Women and Work: Let's talk

BlogHer Original Post

This weekend, MomsRising and Feminism 2.0 invite us to talk about women and work. There’s a Twittercast on Sunday night with the inimitable Joan Williams (whose Unbending Gender is a classic). There are thought-provoking blog posts popping up online from leaders like Williams and Joan Blades, who co-founded MomsRising.

Williams writes on the Fem2.0 blog,

“The American workplace is perfectly suited for the American workforce… of the 1950s. Even today, when 46% of the U.S. workforce is made up of women and 81% of women have children by age 44, most good jobs in the U.S. (those with good benefits and pay and opportunities for advancement) are designed around the ideal of a worker who is available for and devoted to work 24/7, with no domestic responsibilities.”

Women have reported high levels of work life conflict (about 40% of women, according to the National study of the changing work force) for years now, because it’s so hard to find time for work and family. Many in my mom network were scared by an article today in the Washington Post that reports a decline in flexible work arrangements because of the recession. At BlogHer, we’ve figured out how to work in many different ways. Many of us online have traded some security and income for flex on our terms. Others in the BlogHer community work traditional schedules and habits. Some raise children and wonder whether we can or should re-enter the paid workforce. What are you thinking about? What have you learned that works for you and what can your work as a blogger teach others?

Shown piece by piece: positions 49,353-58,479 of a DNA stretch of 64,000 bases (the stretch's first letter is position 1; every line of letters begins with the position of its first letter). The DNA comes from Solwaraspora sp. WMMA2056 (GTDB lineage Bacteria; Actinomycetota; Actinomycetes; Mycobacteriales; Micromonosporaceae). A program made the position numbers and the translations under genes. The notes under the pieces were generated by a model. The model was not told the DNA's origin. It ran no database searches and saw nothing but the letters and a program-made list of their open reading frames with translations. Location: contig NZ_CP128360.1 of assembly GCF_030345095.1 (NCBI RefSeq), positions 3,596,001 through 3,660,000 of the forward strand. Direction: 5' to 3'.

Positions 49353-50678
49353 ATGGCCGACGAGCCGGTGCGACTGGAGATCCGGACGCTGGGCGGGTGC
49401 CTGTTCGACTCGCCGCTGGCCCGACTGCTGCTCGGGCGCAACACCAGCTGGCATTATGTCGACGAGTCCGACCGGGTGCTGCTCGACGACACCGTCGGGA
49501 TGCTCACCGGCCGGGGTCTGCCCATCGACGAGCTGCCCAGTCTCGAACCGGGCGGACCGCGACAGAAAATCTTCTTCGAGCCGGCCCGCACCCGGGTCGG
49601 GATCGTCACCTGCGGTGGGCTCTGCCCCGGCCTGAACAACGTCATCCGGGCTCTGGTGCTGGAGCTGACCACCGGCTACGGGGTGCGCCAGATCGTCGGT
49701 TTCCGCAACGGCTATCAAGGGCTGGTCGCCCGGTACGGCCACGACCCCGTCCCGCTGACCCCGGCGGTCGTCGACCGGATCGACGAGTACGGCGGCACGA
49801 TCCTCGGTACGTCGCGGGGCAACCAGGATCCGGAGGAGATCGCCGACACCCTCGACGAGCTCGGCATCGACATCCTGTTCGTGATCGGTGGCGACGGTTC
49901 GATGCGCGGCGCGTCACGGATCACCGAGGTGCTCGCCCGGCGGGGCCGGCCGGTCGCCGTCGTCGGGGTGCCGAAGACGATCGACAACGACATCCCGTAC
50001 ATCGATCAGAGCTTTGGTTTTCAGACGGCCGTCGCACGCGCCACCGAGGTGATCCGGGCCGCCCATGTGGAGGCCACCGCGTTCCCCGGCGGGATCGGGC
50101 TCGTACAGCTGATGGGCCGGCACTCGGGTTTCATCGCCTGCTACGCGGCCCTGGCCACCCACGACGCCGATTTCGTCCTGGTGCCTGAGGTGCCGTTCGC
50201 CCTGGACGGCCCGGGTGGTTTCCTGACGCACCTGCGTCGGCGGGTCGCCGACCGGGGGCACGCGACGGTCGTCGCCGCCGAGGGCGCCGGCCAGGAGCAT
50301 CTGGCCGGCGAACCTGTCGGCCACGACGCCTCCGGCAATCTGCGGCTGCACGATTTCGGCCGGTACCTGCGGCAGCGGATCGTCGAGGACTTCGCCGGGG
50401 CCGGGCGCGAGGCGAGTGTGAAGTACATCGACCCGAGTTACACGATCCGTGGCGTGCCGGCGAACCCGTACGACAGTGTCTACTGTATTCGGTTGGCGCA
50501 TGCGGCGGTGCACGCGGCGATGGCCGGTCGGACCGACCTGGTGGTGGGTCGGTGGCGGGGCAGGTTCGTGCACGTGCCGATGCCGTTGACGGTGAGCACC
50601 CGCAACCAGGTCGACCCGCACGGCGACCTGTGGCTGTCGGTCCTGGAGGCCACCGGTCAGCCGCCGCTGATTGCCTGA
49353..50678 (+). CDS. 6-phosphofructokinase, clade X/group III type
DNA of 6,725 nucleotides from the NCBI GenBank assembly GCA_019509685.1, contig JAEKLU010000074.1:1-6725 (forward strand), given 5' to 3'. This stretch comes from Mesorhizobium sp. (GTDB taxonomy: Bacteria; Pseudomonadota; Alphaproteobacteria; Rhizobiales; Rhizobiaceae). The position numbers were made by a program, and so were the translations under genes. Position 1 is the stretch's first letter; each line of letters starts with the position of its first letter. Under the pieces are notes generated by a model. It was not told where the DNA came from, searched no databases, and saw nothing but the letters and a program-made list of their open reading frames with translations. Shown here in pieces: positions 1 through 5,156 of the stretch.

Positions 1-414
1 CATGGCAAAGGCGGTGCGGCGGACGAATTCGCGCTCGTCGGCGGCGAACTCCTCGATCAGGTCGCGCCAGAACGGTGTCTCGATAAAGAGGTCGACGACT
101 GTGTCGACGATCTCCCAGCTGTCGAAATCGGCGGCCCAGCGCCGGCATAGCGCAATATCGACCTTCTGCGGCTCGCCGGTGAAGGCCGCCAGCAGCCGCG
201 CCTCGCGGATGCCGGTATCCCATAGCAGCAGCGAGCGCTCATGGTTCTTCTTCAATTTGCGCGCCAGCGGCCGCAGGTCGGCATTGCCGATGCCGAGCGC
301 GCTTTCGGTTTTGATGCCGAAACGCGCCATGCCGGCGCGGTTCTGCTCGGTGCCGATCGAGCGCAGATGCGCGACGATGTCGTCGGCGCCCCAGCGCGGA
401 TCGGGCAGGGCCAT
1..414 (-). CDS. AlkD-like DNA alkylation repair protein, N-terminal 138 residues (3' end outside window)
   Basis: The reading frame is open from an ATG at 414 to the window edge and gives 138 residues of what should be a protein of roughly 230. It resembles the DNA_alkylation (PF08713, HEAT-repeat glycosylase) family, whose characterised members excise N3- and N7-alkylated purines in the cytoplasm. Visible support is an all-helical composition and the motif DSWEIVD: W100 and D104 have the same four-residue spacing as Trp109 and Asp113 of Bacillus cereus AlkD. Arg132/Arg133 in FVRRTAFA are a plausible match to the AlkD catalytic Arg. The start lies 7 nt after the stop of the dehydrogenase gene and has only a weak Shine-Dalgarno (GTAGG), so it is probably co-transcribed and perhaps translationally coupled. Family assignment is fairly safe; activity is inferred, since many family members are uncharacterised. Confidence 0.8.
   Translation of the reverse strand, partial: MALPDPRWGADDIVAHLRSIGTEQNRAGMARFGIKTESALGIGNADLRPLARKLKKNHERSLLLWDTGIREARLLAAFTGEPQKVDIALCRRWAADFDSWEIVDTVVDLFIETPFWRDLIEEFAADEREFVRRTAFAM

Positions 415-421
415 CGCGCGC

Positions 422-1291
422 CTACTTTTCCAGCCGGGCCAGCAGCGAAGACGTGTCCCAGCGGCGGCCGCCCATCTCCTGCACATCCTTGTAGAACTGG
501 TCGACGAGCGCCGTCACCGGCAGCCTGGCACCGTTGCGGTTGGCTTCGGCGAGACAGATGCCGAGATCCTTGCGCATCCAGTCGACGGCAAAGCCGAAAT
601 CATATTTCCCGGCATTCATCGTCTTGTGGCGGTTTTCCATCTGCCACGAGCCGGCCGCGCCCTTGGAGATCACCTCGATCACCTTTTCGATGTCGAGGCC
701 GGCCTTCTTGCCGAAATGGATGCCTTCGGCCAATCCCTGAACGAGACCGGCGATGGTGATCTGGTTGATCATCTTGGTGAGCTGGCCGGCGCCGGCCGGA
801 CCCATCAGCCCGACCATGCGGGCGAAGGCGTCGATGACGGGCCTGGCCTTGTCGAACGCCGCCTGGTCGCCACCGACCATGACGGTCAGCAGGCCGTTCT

Here are some statistics about women and work:

According to the Department of Labor, the number of women in the labor force is projected to increase from 68.4 million in 2004 to 75.9 million in 2014- an almost 11% increase. Men’s participation will only increase by about 9% by 2014

Today women make up about half of all paid workers and two-thirds of the part-time work force. Wives bring in more than one-third (35 percent) of their families' total income--40 percent in African American households--and many women support families on their own.

16 of the 30 jobs with the fastest growth are health-related. Six are computer-related. The other fastest growing sectors are in environmental services and education. These are traditionally female-dominated fields (DOL statistics- Hot Jobs for the 21st Century).

What makes for real, valuable work? 73% of IBM’s managers manage a virtual team. And yet many of us are stuck in an outdated model of working, where being at our desk equals perceived performance. Those of us who want more than to live at the office fear we’ll pay a price. Mommytracking is an accepted part of our vernacular.

And yet, Joan Blades writes about her method of working smart, which

“means I work at home or wherever I happen to be, and so does everyone else I work with at MoveOn.org and MomsRising.org. It is hard for me to imagine a more efficient, effective, family-friendly and environmentally sound model for my work. I am amazed by how much staff gets done every day, and how well balanced my life is overall. If my daughter gets sick, I don’t miss work. I’m still able to do what needs to be done and also take care of her. I walk downstairs to work. I have great relationships with my co-workers… I just don’t actually see them in-person very often.”


You can join the campaign and the conversation to raise awareness about women and work in the following ways:

1. Blog about it by Saturday, March 28

2. Participate in this week's Twittercast Sunday night, March 29, 10 PM EST -- hashtag #fem2. If you need it, review how to join a Twittercast here.


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